Students should note that collusion is different to collaboration and some assignments may specify that students should work together and submit joint work. Students should never submit joint work unless it is clearly required by the module's written documentation, and in such cases students should always seek clarification from their tutors as to the level of collaboration that is acceptable.
All students implicated in a case of collusion will be considered as having breached Academic Practice, even when one student is believed to have copied from another. This is because the act of not adequately securing your work or sharing/showing someone else your work makes you just as culpable for collusion. Only where students can provide clear proof that their work has been stolen or otherwise acquired without their consent may they be exonerated from the accusation of collusion.
Exam misconduct means breaching exam regulations to gain an unfair advantage. Examples include but are not limited to:
- Use of unauthorised technology during the exam
- Use of unauthorised notes/other aids
- Refusing to hand in your paper at the allocated time
- Impersonation in exams.
Falsification means submitting data, observations or other research in assessed work which has been either fabricated or falsified.
Penalties for academic misconduct
Where an accusation of unfair practice has been substantiated to the satisfaction of the Academic Misconduct Sub-Committee, the accusation is said to be established. In determining the appropriate penalty, the unfair practice sub-committee will usually consider the following:
- The degree of deception involved
- Whether the student has been subject to a previous accusation of Academic Misconduct
- The level of study
- The extent of the Academic Misconduct
- Any admission and/or explanation by the student of the Academic Misconduct.
It is possible that additional factors may also be considered when determining the appropriate penalty if they are deemed relevant by the Academic Misconduct sub-committee.
Students should be aware that an established accusation of Academic Misconduct may lead to severe consequences for the career prospects for a student on a course which has a particular focus on honesty, integrity and ethical behaviour.
The University has a table of categories which dictates the penalties available to the unfair practice subcommittee. Because there are many variables taken into consideration when determining the appropriate penalty, it is not possible to provide a definitive list of offences and the penalty they will incur. The following table is therefore intended to provide an indicative estimation.
|Indicative level of offence||Example||Indicative penalty category|
Students should note that at penalty category 4 and above, the consequences will include a permanent record on the student’s transcript, and the requirement that any capped mark (which may be zero) must count for classification purposes.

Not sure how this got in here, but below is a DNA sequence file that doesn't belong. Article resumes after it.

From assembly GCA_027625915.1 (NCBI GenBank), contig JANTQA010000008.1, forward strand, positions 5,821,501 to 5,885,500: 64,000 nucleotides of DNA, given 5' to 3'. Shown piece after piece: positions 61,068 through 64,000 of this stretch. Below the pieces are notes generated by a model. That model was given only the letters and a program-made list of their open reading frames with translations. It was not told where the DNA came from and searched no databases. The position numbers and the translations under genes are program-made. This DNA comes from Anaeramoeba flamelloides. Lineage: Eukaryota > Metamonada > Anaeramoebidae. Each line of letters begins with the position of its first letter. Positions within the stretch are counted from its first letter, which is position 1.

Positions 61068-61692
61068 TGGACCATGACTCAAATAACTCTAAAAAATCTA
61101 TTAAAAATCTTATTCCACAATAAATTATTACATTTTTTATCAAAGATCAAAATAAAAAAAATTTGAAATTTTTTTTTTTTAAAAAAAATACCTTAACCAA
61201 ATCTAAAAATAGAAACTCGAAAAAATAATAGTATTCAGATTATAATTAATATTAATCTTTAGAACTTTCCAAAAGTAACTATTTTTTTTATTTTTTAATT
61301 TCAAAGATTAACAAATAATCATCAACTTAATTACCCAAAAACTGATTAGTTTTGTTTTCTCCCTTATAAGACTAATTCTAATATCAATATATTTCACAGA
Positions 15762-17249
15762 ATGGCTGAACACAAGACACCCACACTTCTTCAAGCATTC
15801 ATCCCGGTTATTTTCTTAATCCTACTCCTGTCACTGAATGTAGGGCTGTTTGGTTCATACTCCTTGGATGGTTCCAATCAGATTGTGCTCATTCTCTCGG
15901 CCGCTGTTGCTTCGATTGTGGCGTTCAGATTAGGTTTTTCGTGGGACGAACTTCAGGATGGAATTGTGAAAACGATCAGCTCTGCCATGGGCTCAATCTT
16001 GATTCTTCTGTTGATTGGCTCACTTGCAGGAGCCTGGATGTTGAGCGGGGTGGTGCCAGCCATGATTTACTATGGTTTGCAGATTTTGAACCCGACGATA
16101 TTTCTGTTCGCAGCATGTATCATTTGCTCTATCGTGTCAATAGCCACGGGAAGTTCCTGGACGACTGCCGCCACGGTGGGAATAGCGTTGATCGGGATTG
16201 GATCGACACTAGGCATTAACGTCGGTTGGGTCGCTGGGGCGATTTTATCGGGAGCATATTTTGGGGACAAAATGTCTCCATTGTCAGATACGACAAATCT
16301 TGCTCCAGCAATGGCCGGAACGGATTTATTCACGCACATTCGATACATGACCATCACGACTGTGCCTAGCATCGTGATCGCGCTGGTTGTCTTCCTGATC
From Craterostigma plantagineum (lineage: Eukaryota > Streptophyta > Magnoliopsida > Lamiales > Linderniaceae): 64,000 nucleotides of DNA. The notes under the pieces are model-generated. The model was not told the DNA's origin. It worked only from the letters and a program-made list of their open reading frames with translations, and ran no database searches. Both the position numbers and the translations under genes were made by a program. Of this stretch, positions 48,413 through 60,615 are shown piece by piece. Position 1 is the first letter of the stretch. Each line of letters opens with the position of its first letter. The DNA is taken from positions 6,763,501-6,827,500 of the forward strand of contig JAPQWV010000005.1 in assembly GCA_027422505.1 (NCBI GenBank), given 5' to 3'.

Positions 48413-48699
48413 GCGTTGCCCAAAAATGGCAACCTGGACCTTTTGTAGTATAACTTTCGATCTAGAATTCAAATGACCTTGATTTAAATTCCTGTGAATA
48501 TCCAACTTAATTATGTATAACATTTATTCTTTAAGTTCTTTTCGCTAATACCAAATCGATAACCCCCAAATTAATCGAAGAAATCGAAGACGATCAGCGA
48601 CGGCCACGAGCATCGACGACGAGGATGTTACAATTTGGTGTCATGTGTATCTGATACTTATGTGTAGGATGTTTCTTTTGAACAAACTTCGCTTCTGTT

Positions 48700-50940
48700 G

Students should be aware that instances of very severe Academic Misconduct may additionally lead to disciplinary action.
The full list of Academic Misconduct penalty categories can be found in the Academic Misconduct Penalties (.pdf).
Guidance for handling poor academic practice and academic misconduct
The Sub-Committee has provided guidance on poor academic practice and academic misconduct: Academic Misconduct Guidance for Staff
Where Academic Misconduct is suspected, the tutor(s) should complete a copy of the form linked below, summarising the nature of the offence and providing appropriate evidence (e.g. colour Turnitin Report showing similarity scores). This should be emailed to Student Services (email@example.com).
Student Services will, on behalf of the Registrar, write to the student, enclosing the report and a copy of the unfair practice policy, and requiring a written response by a specified date. Students are given ten working days to respond to the accusation. The tutor(s) will be asked to comment on the student’s response.
A sub-committee of the Academic Board will consider all aspects of the case, including the report from the tutor(s), any response from the student and any subsequent comments from the tutor(s).
Where Academic Misconduct is suspected it is important for the tutor(s) to submit the report and evidence to Student Services immediately so that the sub-committee has sufficient time to gather the student response, consider the case and advise the next assessment board of its decision.
Students are advised when they receive a copy of the accusation that they may request a meeting with their tutor(s) to discuss the matter but that at least two members of staff must be present at the meeting and a written record taken.
If tutors have any additional questions about the procedures for dealing with accusations of Academic Misconduct they should contact Student Services via email: firstname.lastname@example.org or telephone (01225) 876115.